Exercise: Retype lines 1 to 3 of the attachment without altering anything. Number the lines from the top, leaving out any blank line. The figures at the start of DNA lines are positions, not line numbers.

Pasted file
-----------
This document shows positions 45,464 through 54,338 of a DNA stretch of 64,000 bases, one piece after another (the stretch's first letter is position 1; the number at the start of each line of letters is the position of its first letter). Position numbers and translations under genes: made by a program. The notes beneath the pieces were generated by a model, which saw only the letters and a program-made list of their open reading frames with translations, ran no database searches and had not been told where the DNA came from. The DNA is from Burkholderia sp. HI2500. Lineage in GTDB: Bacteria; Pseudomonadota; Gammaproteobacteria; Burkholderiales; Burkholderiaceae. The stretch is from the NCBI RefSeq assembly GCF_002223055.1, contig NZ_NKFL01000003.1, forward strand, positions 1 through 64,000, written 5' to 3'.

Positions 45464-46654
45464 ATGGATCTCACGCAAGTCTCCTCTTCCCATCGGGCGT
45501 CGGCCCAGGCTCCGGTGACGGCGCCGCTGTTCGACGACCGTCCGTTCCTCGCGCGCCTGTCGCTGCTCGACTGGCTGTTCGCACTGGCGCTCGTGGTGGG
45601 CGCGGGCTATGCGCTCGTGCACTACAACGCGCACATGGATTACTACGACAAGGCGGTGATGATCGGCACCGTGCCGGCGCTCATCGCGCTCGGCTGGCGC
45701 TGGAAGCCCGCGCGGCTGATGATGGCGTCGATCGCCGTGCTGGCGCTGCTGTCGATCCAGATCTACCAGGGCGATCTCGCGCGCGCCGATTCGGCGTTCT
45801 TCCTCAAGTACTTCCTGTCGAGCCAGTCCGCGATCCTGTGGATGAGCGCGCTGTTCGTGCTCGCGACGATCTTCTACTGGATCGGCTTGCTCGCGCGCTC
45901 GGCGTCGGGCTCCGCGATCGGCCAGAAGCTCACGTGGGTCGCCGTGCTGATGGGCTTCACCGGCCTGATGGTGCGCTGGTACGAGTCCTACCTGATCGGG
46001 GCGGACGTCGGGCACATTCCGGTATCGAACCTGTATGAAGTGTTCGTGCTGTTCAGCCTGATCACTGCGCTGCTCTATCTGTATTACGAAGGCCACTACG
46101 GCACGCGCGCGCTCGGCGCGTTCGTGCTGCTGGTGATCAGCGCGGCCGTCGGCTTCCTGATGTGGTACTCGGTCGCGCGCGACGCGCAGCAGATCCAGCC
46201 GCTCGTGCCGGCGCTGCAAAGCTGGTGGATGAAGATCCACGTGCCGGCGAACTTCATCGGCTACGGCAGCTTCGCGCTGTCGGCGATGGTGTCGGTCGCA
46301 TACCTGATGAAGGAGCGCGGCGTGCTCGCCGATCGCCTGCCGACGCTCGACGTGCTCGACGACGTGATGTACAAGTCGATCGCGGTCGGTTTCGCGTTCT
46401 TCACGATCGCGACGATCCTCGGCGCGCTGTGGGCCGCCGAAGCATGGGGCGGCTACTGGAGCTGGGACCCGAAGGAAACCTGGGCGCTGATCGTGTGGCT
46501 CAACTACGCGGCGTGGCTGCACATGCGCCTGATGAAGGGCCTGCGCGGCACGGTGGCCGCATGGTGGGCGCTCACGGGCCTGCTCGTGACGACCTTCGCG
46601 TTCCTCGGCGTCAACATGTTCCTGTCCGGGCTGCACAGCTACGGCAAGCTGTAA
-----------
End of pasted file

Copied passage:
This document shows positions 45,464 through 54,338 of a DNA stretch of 64,000 bases, one piece after another (the stretch's first letter is position 1; the number at the start of each line of letters is the position of its first letter). Position numbers and translations under genes: made by a program. The notes beneath the pieces were generated by a model, which saw only the letters and a program-made list of their open reading frames with translations, ran no database searches and had not been told where the DNA came from. The DNA is from Burkholderia sp. HI2500. Lineage in GTDB: Bacteria; Pseudomonadota; Gammaproteobacteria; Burkholderiales; Burkholderiaceae. The stretch is from the NCBI RefSeq assembly GCF_002223055.1, contig NZ_NKFL01000003.1, forward strand, positions 1 through 64,000, written 5' to 3'.

Positions 45464-46654
45464 ATGGATCTCACGCAAGTCTCCTCTTCCCATCGGGCGT